Tuesday, October 18, 2011

Michaelmas 2011 Termcard

Welcome back, everyone! Our first paper is only a week away....

All talks in Seminar Room A of the English Faculty Building (directions) at 5.15pm - and all welcome.

Also please add Matthew Grenby's talk 'Wilkes in Lilliput: On the Politics of Eighteenth-Century Children's Books' on Wednesday 9 November to your diaries. The talk will take place at five o'clock in the Memorial Room at Worcester as part of the Graduate Seminar in History 1680-1850.

Exciting times for children's literature at Oxford!

24 October (Week 3): Advances and Submissions: Hope and Compromise in Today’s Publishing Industry. Katherine Rundell, All Souls College
Katherine Rundell is an Examination Fellow of All Souls and is about to send her second children’s book to press. (Her first children’s novel, The Girl Savage, was published by Faber earlier this year.) She will be speaking about the publishing industry, about the writing process, and about why, sometimes, it is necessary to tie yourself to the desk with a skipping rope.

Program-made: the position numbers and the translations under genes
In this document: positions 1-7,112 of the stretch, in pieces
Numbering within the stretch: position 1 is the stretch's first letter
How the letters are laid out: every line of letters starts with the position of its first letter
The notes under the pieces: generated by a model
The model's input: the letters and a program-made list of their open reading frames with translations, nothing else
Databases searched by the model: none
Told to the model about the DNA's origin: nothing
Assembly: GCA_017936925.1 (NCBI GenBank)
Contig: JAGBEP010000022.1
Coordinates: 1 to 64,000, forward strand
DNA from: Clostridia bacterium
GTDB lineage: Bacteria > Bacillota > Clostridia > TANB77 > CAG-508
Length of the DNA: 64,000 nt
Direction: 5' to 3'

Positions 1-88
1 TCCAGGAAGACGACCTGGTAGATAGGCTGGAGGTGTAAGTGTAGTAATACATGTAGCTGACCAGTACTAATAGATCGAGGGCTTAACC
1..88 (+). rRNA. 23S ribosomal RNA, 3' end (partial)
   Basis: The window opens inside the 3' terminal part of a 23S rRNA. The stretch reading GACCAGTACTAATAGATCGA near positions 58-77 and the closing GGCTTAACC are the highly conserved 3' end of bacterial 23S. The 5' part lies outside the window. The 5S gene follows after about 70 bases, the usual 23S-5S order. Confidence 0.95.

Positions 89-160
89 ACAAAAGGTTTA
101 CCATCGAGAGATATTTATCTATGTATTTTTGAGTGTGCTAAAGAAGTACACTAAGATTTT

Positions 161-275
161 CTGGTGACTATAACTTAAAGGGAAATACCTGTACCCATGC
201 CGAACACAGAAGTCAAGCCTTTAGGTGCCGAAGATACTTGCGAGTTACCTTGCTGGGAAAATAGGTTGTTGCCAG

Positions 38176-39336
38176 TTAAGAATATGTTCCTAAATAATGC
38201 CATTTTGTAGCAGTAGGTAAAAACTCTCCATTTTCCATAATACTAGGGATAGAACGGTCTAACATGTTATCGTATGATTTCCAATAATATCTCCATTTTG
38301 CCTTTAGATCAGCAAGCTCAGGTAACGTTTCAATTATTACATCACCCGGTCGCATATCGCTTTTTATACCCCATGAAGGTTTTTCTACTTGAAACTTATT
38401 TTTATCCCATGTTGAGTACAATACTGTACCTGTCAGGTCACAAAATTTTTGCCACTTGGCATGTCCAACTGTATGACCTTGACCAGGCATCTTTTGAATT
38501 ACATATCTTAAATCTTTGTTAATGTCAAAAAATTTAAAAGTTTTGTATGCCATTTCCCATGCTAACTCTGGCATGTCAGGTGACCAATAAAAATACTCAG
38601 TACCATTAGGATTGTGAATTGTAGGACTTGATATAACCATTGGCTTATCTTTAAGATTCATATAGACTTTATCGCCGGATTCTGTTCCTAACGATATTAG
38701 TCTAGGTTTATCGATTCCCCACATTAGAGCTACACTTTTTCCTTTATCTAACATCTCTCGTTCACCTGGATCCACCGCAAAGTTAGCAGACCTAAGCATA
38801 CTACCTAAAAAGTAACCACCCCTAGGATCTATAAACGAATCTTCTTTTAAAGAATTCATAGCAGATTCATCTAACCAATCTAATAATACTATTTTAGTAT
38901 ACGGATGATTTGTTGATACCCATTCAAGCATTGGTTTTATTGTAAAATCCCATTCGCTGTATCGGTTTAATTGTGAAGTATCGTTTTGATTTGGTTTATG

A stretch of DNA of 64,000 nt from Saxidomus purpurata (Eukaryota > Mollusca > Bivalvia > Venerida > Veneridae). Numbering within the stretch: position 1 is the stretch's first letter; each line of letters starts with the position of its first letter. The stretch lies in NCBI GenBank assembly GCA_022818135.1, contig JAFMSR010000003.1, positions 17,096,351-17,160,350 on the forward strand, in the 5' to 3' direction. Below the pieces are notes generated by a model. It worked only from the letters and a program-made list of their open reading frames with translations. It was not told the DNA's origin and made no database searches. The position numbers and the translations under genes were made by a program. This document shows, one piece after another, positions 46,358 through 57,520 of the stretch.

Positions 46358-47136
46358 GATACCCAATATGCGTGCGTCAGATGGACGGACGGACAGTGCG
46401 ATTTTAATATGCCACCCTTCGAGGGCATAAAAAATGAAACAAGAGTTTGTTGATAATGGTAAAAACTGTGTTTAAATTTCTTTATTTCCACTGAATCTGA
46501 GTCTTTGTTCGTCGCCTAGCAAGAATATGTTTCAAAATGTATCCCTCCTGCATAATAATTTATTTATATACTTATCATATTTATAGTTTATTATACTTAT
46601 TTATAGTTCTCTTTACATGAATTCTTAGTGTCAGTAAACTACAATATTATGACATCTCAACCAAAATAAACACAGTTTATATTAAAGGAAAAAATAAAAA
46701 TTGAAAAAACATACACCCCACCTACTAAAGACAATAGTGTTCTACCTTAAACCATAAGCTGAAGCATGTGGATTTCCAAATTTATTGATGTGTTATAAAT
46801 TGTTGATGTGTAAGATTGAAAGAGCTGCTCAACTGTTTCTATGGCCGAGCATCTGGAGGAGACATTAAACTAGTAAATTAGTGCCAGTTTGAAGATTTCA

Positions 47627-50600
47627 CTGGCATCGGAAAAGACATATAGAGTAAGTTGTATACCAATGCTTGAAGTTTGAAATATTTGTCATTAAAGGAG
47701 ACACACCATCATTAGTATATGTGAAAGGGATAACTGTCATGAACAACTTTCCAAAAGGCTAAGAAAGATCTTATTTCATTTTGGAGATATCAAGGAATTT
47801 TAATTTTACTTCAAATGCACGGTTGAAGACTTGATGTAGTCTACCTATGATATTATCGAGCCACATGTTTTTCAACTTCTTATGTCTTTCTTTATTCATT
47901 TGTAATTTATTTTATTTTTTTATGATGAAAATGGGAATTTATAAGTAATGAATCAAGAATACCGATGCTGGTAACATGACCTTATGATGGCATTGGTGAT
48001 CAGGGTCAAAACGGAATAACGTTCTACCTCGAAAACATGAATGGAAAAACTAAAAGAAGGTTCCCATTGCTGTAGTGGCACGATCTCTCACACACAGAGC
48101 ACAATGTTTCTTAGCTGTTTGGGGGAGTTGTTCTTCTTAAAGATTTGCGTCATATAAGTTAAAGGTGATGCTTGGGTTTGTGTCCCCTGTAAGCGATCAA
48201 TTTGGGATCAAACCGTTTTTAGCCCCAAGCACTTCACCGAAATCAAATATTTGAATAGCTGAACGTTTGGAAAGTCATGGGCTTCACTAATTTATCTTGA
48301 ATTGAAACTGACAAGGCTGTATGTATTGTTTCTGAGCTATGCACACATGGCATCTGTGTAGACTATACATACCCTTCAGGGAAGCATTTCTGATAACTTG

7 November (Week 5): Hard, Bold, and Wicked: Masculinity and Liminality in Lewis and Tolkien. Dr Anna Caughey, College Lecturer in Old and Middle English, Keble College
In Lewis’ Chronicles of Narnia and Tolkien’s The Hobbit and The Lord of the Rings, the boundaries between adult and child identities are at once blurred and reinforced. Childhood, and boyhood in particular, is presented as a state that can be both transcended and retreated to when necessary, while full physical/social adulthood is generally marginalised. Using Peter Hollindale’s theory of ‘childness’ as a base, this paper examines the ways in which both texts use their fantasy settings to provide younger readers with access to material that emphasises the capability and autonomy of child/child-substitute protagonists while privileging the state of childhood.

21 November (Week 7): Hoodies in Hell. Dr Margaret Kean, Helen Gardner Fellow in English, St Hilda’s College
This talk will consider the recent revision of Dante’s Inferno undertaken by the poet John Agard in The Young Inferno (illustrated by Satoshi Kitamura). Agard’s upbeat renewal of Dante can be usefully compared with Dayle E. Basye’s irreverent take on authority in his Circles of Heck series (Heck: Where the Bad Kids Go is the first volume; illustrator Bob Dob). This talk will contrast the approach of contemporary writers towards Dante with that taken by Kingsley in The Water Babies.


Dale Basye said...

Hello! I am greatly intrigued by your Hoodies in Hell talk and, if you would like the author's own take on Heck, feel free to contact me at:


Dale Basye

Hannah said...

Hi Dale, that's wonderful! I will pass your email address on to the speaker. Thanks so much for giving us your contact details.